Postoperative Pain Management Study
pills go unused, generating waste and leaving an opportunity for misuse and abuse. In a recent study, researchers let patients choose what medications to go home with after surgery. After their thyroid or parathyroid surgery, 96% of patients declined narcotic pain medication. They preferred to manage their pain with acetaminophen instead. Giving patients counseling and empowering them to choose significantly reduces the amount of opioids prescribed and wasted. The aim of our study is to compare a similar "opt-in" protocol for narcotics to usual care (where patients are routinely discharged with opioids). We would elaborate upon the aforementioned study by studying patient pain scores on a more granular level once they return home. Our study will be designed as a randomized, controlled trial. When adult patients consent for a thyroid or parathyroid surgery, they will be asked to participate in the study. Patients who are currently using narcotics would be excluded. We would then randomize participants to the "opt-in" protocol versus being provided with a standard opioid prescription after surgery. Patients in the opt-in protocol will be recommended a pain treatment regimen with over-the-counter medications, such as acetaminophen or ibuprofen. These patients will be reassured that if their pain is uncontrolled after discharge, a narcotic prescription will be called in to their pharmacy if requested. We will assess patient pain scores and medication use in the recovery area using the electronic medical record. We will collect data on patient pain scores and medication use after discharge on a daily basis via phone call or electronically transmitted survey. We will also evaluate patients at the time of their follow-up visits. Any patient phone calls will be routed to study personnel who will fill narcotic prescription requests if requested. Finally, among patients who do receive an opioid prescription, we will track their opioid consumption.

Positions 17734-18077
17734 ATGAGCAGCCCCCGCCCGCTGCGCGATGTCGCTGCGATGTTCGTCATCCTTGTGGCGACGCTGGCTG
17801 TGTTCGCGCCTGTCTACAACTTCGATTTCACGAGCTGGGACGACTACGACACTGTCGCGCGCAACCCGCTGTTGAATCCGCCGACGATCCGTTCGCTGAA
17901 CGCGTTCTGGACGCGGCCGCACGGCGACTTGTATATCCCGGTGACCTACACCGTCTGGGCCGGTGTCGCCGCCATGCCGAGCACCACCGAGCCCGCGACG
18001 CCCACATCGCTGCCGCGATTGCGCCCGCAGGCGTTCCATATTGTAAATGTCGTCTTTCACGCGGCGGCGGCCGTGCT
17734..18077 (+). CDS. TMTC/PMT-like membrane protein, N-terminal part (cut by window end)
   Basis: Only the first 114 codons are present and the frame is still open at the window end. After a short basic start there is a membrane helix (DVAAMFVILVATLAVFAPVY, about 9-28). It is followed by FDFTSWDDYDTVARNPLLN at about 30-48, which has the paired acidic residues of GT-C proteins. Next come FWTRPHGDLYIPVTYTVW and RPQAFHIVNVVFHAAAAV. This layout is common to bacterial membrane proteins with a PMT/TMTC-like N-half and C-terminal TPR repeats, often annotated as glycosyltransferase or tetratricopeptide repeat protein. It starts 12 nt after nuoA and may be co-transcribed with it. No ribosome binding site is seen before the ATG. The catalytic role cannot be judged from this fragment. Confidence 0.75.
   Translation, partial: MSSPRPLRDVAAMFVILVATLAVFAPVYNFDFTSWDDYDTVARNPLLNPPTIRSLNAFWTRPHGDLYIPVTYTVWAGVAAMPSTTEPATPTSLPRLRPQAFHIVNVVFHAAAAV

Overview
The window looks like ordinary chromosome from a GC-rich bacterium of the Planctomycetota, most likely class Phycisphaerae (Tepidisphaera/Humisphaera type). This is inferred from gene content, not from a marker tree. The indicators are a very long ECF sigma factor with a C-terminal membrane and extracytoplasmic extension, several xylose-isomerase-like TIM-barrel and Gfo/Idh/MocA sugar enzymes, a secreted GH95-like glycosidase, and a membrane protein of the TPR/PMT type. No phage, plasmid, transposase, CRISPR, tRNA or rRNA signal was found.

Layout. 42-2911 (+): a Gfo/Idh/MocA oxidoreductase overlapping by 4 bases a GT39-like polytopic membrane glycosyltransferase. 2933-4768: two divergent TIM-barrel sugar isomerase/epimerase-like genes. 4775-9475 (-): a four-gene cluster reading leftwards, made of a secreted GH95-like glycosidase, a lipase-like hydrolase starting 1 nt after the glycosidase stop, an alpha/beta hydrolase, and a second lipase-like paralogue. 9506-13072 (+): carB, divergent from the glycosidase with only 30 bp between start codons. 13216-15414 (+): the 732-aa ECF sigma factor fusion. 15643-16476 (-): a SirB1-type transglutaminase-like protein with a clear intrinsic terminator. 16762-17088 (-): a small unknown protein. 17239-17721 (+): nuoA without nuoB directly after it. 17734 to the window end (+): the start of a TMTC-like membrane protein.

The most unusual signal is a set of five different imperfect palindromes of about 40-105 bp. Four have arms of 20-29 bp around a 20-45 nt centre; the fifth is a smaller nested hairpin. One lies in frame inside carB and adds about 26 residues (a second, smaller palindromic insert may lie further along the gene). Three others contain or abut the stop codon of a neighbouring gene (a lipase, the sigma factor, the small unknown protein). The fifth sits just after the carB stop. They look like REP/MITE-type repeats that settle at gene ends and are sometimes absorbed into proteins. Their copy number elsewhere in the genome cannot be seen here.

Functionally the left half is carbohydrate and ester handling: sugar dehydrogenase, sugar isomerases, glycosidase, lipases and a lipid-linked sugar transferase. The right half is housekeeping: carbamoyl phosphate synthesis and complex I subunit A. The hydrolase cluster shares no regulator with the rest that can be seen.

Randomized Controlled Trial for Postoperative opt-in Narcotic Treatment in Outpatient Endocrine Surgery